Consider Arnold Schwarzenegger, an unexpected name on this list. Despite his legendary status, he had weaknesses. From a young age, Schwarzenegger was destined to become one of the greatest bodybuilders, thanks to his favorable genetics, particularly in the arms and chest. However, some critics argued that he was top-heavy and lacked well-defined legs and calves (Staten, 2022). Although his leg definition, especially in the calves, was below average, he tirelessly worked to build up those muscle groups. Over time, his calves improved significantly due to rigorous training. Some even speculated that he had calf implants. Schwarzenegger’s unwavering focus and determination drove him to become the best bodybuilder in the world. Despite carrying massive muscle mass (at one point exceeding 250 lbs), he maintained a relatively tight, small waist—a rarity among bodybuilders today. His stage presence remained athletic and graceful during posing.

Work Ethic and Determination

On the other hand, work ethic and dedication are equally essential in maximizing one's potential in bodybuilding. Consistent training, proper nutrition, adequate rest, supplementation, and mindset all play a significant role in enhancing muscle growth and performance. Hard work, discipline, and perseverance are key elements in achieving success in bodybuilding, regardless of one's genetic predispositions.

We most likely know an expert bodybuilder or have had a coach at some point in time emphasize the importance of work ethic in achieving success in bodybuilding. Arnold Schwarzenegger, a legendary figure in the sport, famously stated, "The last three or four reps is what makes the muscle grow. This area of pain divides a champion from someone who is not a champion." Schwarzenegger's emphasis on pushing past one's limits and embracing the discomfort of training highlights the significance of hard work in bodybuilding.

Bodybuilding is a sport that demands discipline, commitment, and perseverance. Successful bodybuilders follow strict training regimens, adhere to meticulous nutrition plans, and prioritize recovery and rest. By consistently pushing themselves beyond their limits and striving for continuous improvement, dedicated athletes can transform their bodies and reach their full potential.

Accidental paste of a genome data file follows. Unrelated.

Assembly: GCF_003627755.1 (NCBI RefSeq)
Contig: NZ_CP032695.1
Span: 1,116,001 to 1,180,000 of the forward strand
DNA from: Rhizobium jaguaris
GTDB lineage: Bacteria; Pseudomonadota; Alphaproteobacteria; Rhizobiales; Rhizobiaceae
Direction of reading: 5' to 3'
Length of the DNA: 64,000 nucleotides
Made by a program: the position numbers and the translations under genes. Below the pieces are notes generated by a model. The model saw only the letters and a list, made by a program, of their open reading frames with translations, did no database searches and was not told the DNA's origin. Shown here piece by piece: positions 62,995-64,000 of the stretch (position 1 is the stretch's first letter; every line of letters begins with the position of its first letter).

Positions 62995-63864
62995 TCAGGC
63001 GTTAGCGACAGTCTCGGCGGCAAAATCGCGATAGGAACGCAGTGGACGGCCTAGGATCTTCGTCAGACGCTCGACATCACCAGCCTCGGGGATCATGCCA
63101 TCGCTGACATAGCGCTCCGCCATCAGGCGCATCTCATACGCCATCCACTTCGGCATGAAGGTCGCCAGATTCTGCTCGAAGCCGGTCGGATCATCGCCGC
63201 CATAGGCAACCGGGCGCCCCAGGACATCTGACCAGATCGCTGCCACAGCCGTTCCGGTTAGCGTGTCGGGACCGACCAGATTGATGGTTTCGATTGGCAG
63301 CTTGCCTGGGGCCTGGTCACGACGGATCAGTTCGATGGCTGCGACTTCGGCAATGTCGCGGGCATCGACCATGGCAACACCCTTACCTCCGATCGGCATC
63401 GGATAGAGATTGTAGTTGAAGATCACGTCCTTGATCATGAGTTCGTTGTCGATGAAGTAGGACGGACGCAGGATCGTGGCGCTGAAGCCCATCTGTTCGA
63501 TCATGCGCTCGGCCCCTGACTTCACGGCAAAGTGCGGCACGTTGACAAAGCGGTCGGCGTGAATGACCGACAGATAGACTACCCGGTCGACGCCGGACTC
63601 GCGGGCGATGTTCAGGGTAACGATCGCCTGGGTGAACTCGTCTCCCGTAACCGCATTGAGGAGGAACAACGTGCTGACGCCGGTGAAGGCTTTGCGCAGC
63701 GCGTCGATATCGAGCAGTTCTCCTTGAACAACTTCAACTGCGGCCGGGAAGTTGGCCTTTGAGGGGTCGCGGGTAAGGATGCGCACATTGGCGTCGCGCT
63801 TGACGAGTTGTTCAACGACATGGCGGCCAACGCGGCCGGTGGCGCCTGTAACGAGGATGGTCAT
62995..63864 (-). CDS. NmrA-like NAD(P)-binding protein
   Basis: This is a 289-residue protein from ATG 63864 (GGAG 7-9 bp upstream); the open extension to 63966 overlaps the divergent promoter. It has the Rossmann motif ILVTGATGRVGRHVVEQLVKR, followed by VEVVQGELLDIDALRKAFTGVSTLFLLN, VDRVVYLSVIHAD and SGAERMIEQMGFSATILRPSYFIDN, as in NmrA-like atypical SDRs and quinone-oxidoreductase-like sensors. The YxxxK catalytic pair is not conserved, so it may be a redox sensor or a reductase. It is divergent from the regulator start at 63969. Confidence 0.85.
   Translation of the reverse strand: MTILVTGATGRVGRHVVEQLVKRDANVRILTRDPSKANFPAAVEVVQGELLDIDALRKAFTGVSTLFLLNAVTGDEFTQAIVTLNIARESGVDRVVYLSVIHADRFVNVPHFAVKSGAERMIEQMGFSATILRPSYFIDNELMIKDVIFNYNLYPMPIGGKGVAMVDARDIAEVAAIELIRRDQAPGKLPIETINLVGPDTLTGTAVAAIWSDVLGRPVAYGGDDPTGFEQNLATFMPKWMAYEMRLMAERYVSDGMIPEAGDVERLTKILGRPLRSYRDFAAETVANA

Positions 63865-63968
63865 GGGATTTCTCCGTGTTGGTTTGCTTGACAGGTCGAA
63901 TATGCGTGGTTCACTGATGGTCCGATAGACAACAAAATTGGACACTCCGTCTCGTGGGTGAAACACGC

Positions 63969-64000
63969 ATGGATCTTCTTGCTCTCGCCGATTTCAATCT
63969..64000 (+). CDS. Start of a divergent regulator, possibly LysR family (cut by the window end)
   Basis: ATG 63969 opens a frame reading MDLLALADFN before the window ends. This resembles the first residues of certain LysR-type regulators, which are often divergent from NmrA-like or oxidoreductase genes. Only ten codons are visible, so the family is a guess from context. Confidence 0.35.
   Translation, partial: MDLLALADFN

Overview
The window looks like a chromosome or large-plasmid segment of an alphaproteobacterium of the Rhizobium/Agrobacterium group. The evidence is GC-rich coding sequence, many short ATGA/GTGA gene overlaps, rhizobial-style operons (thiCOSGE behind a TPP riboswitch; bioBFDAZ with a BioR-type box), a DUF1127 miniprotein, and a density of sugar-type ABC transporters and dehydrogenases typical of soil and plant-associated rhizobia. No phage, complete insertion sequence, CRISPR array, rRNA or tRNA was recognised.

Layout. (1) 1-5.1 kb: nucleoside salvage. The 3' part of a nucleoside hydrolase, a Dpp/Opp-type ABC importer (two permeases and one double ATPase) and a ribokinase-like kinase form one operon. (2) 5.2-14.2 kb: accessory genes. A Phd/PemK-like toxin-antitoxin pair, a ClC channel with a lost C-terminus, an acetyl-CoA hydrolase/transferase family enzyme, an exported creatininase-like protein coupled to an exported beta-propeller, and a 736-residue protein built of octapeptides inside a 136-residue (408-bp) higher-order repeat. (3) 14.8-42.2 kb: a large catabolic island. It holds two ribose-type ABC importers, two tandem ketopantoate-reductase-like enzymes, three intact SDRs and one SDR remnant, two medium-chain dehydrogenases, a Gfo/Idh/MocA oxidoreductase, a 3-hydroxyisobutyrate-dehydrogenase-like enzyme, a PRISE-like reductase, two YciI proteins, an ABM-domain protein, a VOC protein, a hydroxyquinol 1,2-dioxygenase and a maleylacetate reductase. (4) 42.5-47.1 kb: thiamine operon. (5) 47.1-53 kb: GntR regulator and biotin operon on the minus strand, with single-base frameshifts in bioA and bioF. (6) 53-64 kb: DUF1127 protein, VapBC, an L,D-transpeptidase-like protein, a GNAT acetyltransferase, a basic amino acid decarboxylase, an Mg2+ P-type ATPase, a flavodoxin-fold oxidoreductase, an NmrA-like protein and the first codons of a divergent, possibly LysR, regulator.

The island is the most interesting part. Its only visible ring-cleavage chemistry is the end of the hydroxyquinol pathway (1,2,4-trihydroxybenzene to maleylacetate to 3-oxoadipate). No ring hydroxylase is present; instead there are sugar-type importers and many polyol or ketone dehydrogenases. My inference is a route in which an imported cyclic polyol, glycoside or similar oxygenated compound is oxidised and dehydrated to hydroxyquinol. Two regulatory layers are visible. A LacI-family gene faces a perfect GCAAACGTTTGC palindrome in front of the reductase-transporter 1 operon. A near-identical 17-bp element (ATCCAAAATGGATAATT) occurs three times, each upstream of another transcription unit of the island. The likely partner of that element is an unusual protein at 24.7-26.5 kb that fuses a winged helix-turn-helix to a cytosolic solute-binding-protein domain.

Moreover, the mental aspect of bodybuilding cannot be overlooked. The ability to stay motivated, focused, and resilient in the face of obstacles and setbacks is what sets exceptional bodybuilders apart from the rest. A positive mindset, strong work ethic, and unwavering determination can drive individuals to achieve unparalleled success in the sport.

Finding the Balance

While genetics and work ethic both play significant roles in bodybuilding performance, finding the balance between the two is key to maximizing one's potential. Understanding and accepting one's genetic limitations can help individuals set realistic goals and expectations for their bodybuilding journey.

Research studies have shown that genes play a significant role in how our bodies respond to exercise (Chung et al. 2021), and individuals with favorable genetics may have a head start in bodybuilding due to their inherent traits. However, it is the combination of genetics and work ethic that ultimately determines overall success in the sport.

In summary, both genetics and epigenetics play essential roles in muscle hypertrophy, and understanding their interplay can provide valuable insights for athletes, trainers, and researchers in optimizing training strategies and performance outcomes1. While genetics may provide a foundation for muscle growth, consistent and intense training is essential for maximizing muscle mass and strength gains.

By leveraging their genetic strengths and focusing on areas that can be improved through hard work and dedication, bodybuilders can create a strategic approach to training and nutrition that optimizes their performance. Additionally, seeking guidance from knowledgeable coaches, trainers, and experts in the field can provide valuable insights and support in navigating the complexities of genetic potential and work ethic.


The debate between genetics and work ethics in bodybuilding performance is a complex and multifaceted topic. While genetics undoubtedly play a significant role in determining an individual's potential for muscle growth and overall performance, work ethic, dedication, and a relentless pursuit of excellence can override genetic limitations and lead to exceptional results.

Ultimately, successful bodybuilders are those who strike a balance between genetic predispositions and hard work, harnessing their strengths and addressing their weaknesses through strategic planning, consistent effort, and unwavering commitment to their craft. By embracing the interplay of genetics and work ethic, individuals can unlock their true potential and achieve greatness in the world of bodybuilding. As the saying goes, "Hard work beats talent when talent doesn't work hard."


Chung, H. C., et al. (2021) Do exercise-associated genes explain phenotypic variance in the three components of fitness? A Systematic review & Meta-analysis. PLOS One. doi.org/10.1101/2021.03.22.436402.

Fajardo Colorado, M. D., Correa Jaramillo, R., & González Arango, L. F. (2023). Influence of genetics and epigenetics on the process of muscle hypertrophy: a systematic review. Movement & Sport Sciences, 121(3), 59-72.

Staten, V. (2022). 4 FAMOUS Bodybuilders Who Overcame "BAD" Genetics. Retrieved from: https://www.youtube.com/watch?v=Hbc4l1a0k7Y